Hymenaea protera is an extinct prehistoric leguminous tree, the probable ancestor of present-day Hymenaea species. Most neotropical ambers come from its fossilized resin, including the famous Dominican amber.
H. protera once grew in an extensive range stretching from southern Mexico down to the Proto-greater Antilles, across northern South America, and on to the African continent. Interestingly, both morphology and DNA studies have revealed that H. protera was more closely related to the only species of Hymenaea remaining in East Africa than to the more numerous American species.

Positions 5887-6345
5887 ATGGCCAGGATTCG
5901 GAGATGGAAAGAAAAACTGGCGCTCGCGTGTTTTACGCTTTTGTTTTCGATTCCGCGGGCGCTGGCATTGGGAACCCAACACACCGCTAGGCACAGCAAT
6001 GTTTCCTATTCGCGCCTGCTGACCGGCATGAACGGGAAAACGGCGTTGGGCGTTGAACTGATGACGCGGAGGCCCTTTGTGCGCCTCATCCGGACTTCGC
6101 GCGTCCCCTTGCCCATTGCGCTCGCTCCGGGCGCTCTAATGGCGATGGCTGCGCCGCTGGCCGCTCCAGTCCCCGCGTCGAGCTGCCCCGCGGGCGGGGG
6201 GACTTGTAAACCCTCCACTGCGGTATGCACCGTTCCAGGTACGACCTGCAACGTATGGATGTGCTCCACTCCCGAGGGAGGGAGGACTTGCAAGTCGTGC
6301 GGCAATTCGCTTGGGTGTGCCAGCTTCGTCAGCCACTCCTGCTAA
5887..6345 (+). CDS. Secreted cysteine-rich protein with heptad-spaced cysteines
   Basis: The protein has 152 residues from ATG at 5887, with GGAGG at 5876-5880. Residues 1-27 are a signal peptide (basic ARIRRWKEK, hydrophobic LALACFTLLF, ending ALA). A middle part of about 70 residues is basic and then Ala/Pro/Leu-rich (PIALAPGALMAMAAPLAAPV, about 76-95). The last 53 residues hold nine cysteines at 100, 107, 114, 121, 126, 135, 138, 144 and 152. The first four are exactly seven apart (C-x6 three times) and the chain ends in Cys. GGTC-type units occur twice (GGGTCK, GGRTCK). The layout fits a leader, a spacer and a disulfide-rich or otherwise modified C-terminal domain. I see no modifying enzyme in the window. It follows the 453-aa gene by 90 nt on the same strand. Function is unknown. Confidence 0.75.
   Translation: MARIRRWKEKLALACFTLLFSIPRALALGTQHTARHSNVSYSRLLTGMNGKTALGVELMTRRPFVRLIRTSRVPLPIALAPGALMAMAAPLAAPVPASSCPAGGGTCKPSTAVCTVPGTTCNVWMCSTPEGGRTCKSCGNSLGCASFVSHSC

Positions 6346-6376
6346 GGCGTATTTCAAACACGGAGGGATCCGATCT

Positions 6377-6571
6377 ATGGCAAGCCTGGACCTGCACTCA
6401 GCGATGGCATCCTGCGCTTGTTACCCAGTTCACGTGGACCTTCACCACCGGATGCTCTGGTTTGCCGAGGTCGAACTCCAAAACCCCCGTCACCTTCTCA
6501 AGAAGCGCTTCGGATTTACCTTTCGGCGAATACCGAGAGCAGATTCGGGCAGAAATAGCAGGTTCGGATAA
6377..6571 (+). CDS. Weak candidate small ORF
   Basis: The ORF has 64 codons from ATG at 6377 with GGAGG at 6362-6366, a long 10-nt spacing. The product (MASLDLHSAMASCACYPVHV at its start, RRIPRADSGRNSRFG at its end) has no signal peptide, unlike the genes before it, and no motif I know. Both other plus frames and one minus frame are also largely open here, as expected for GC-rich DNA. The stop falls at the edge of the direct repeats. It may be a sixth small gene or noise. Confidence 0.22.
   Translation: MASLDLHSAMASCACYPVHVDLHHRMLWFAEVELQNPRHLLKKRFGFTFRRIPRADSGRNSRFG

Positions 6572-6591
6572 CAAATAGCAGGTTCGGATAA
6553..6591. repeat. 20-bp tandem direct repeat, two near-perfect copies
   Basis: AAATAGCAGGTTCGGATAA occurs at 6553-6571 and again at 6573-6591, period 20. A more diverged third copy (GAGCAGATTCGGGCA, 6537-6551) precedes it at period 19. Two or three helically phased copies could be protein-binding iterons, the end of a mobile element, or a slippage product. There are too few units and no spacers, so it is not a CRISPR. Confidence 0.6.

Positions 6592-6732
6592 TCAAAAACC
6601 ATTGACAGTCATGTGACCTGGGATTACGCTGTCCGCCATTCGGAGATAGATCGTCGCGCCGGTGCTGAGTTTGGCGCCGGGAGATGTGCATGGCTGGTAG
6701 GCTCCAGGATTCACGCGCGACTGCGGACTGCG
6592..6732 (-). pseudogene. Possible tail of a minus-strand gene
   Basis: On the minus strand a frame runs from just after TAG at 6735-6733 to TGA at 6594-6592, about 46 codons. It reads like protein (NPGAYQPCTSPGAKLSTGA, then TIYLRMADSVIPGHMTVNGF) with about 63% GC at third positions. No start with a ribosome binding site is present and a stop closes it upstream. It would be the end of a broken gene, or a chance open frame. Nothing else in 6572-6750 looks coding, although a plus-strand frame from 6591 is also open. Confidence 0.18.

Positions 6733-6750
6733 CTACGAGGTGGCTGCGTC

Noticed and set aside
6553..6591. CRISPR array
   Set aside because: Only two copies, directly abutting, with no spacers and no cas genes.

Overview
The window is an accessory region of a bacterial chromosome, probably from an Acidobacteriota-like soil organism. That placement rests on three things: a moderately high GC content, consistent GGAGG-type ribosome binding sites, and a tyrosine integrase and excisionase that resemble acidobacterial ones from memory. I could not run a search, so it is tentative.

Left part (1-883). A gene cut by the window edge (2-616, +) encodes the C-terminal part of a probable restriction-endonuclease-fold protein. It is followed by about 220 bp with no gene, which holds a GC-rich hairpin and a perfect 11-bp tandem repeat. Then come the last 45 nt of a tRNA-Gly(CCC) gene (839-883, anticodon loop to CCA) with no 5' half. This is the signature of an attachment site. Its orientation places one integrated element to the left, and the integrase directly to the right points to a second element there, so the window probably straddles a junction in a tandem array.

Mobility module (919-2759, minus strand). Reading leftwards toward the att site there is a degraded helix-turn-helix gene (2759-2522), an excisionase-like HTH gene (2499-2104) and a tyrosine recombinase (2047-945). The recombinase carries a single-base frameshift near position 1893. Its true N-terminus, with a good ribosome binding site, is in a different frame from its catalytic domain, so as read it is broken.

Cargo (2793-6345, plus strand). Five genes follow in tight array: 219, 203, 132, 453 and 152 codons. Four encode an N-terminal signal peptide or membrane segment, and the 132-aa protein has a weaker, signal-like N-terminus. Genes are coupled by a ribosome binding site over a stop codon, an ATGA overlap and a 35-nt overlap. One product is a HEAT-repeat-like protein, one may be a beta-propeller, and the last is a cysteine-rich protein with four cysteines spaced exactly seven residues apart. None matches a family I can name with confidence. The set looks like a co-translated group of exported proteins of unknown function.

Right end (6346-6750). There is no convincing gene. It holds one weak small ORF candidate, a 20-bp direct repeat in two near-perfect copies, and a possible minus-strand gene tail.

Lemonade from Broken Amber: Scientists Pick Up the Pieces and Move on to Termite Discoveries. (Cover Story)
Mar 30, 2002; As the old saying goes, when life gives you lemons, you should make lemonade. So, what should you do if you suffer the misfortune...
Two new ripidiine species in Dominican amber with evidence of aggregative behaviour of males "frozen" in the fossil record (Coleoptera: Ripiphoridae)
Mar 15, 2010; Key words. Taxonomy, Coleoptera, Ripiphoridae, Ripidiinae, Neorrhipidius, Quasipirhidius, new species, Tertiary, Miocene,...